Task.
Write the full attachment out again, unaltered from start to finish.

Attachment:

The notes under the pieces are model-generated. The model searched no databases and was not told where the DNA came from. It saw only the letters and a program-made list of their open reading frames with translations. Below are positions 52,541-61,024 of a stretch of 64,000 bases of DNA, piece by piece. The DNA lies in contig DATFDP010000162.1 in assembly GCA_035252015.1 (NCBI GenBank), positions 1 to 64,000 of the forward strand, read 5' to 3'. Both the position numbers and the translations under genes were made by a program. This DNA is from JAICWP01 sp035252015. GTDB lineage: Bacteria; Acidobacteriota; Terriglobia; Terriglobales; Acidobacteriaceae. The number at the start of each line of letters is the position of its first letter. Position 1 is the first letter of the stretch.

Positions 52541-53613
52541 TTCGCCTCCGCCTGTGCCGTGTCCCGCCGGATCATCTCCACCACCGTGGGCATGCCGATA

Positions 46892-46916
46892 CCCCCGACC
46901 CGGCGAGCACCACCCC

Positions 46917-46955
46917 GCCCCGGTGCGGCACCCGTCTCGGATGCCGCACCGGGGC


The notes under the pieces are model-generated. The model searched no databases and was not told where the DNA came from. It saw only the letters and a program-made list of their open reading frames with translations. Below are positions 52,541-61,024 of a stretch of 64,000 bases of DNA, piece by piece. The DNA lies in contig DATFDP010000162.1 in assembly GCA_035252015.1 (NCBI GenBank), positions 1 to 64,000 of the forward strand, read 5' to 3'. Both the position numbers and the translations under genes were made by a program. This DNA is from JAICWP01 sp035252015. GTDB lineage: Bacteria; Acidobacteriota; Terriglobia; Terriglobales; Acidobacteriaceae. The number at the start of each line of letters is the position of its first letter. Position 1 is the first letter of the stretch.

Positions 52541-53613
52541 TTCGCCTCCGCCTGTGCCGTGTCCCGCCGGATCATCTCCACCACCGTGGGCATGCCGATA

Positions 46892-46916
46892 CCCCCGACC
46901 CGGCGAGCACCACCCC

Positions 46917-46955
46917 GCCCCGGTGCGGCACCCGTCTCGGATGCCGCACCGGGGC